FAQ

 

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My partner, friend, or loved one will be at my birth to support me.  Is a doula still helpful?

Yes! Doulas work collaboratively with your support team including the care provider, your partner, friends and family. Your partner, friend or family members are all essential in labor support. These are the people who have a long term commitment to you and who know you intimately. A doula will balance this support with professional birth experience, an objective approach to your birth plan, helpful guidance for how these people can better support you, and as an extra set of hands. The doula will also provide valuable support for your partner, friend or family member by ensuring they are rested, fed, involved and informed.

Studies have compared the efficacy of doula support over that of family and/or nursing staff support. These studies have shown that when a doula is present desirable outcomes are achieved more often, including: shorter labor time, fewer interventions, stronger parent baby bonding, greater breastfeeding success, shorter hospital stays, and higher overall birth satisfaction.

I am having a midwife attend my birth. Is a doula still relevant?
Yes! A doula will ensure you receive continuous emotional and physical support during your labor. The midwife’s main responsibility is the health and well-being of you and your baby. A doula can join you at home, hospital or birthing center in labor before your midwife is with you, and will be there continuously to support your non-medical needs. A doula will also help to enhance communication between you and your midwife.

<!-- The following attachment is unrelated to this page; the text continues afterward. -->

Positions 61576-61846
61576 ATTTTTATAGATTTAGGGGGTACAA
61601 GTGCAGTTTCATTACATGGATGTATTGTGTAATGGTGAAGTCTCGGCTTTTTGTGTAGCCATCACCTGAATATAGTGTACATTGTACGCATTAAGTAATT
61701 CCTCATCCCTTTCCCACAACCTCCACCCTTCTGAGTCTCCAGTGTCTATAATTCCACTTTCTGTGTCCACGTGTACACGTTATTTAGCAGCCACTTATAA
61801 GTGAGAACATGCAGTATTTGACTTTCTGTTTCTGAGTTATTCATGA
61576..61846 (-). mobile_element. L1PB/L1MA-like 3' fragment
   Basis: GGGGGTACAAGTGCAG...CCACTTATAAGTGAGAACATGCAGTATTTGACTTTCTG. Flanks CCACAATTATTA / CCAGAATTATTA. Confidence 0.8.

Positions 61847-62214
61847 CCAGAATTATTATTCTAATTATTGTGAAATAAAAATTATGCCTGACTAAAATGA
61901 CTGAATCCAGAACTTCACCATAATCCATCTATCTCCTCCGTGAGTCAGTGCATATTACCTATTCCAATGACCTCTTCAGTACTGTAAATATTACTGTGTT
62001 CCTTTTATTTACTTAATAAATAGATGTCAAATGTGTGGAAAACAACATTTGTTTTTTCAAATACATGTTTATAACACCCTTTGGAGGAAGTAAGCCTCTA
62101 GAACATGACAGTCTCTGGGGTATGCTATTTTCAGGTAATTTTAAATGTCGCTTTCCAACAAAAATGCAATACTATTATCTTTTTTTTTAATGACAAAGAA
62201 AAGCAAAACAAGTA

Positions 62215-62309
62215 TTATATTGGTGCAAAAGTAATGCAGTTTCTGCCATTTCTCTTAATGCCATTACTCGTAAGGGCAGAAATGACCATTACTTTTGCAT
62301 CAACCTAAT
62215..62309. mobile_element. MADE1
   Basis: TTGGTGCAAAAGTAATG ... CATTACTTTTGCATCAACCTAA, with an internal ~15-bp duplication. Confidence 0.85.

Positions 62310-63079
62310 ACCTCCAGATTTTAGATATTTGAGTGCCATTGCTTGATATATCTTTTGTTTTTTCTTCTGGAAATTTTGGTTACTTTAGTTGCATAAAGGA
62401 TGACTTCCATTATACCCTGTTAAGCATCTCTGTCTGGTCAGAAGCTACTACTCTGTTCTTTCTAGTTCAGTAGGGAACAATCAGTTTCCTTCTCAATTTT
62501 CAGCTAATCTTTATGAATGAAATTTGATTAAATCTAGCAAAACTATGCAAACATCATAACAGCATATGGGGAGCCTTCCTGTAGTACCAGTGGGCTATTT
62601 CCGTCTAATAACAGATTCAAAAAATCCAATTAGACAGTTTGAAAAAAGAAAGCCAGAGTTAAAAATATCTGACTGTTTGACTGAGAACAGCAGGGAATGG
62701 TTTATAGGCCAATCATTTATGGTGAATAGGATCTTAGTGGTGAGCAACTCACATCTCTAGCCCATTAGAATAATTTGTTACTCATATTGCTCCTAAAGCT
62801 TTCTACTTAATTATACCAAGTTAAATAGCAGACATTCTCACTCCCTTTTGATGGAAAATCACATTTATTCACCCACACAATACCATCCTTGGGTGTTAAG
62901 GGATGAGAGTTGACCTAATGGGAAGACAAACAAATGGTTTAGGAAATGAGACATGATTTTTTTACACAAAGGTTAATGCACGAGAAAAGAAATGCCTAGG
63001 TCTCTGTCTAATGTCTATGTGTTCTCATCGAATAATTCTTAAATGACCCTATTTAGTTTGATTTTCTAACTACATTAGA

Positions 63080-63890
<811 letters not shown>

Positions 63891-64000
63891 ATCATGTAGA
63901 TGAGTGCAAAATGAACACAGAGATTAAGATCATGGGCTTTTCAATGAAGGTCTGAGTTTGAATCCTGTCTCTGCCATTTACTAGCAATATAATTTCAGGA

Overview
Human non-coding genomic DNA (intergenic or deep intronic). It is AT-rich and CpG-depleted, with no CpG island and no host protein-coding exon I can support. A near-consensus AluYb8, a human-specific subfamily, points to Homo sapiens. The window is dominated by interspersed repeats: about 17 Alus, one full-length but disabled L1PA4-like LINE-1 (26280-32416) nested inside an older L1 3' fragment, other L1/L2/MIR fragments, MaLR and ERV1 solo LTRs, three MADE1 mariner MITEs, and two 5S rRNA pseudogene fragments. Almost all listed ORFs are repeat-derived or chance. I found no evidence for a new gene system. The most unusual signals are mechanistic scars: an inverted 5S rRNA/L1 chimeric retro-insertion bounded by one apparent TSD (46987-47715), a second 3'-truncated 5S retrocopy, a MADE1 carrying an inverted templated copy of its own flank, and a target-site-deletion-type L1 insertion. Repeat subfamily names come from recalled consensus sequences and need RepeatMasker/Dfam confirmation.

What effect does a doula have on labor?
Studies compared births supported by doulas with births supported by only a loved one, or nursing staff. The births supported by doulas achieved the following outcomes.
• shorter labor time
• fewer medical interventions (cesarean section, epidural, Pitocin, pain medication, forceps, and vacuum extraction)
• greater breastfeeding success
• shorter hospital stays
• greater parent satisfaction in the birth experience,
• stronger parent baby bonding

Does insurance cover the cost of a doula?
Maybe. Some plans do cover the cost of a doula. You need to contact your individual plan to verify your benefits. If your plan does, I will provide a receipt with the necessary codes for reimbursement.

Does a doula make decisions on my behalf?
No! A doula will never make any decisions on your behalf. A doula helps you to make informed decisions by offering you information, providing referrals to other professionals, and enhancing communication between you and your care provider. A doula will help you to establish and achieve your own personal birth plan.

I’m planning a home birth. Will a doula still be helpful?
Yes! A doula will often join you at home before the midwife arrives. All of the comfort measures, reassurance, and support are still effective at home. The biggest difference may be a lesser need for advocacy of the birth plan at a home birth versus a hospital birth.

I plan to get an epidural. Will a doula still be helpful?
Yes! A doula will support you in your own informed birth plan. There will still be need for on-going emotional and some physical support. An epidural will numb your sensations, but you will still need to work very hard to give birth. A doula can help you: identify what labor techniques are working, maintain your stamina, enhance communication with the medical staff, and help you once the baby is born.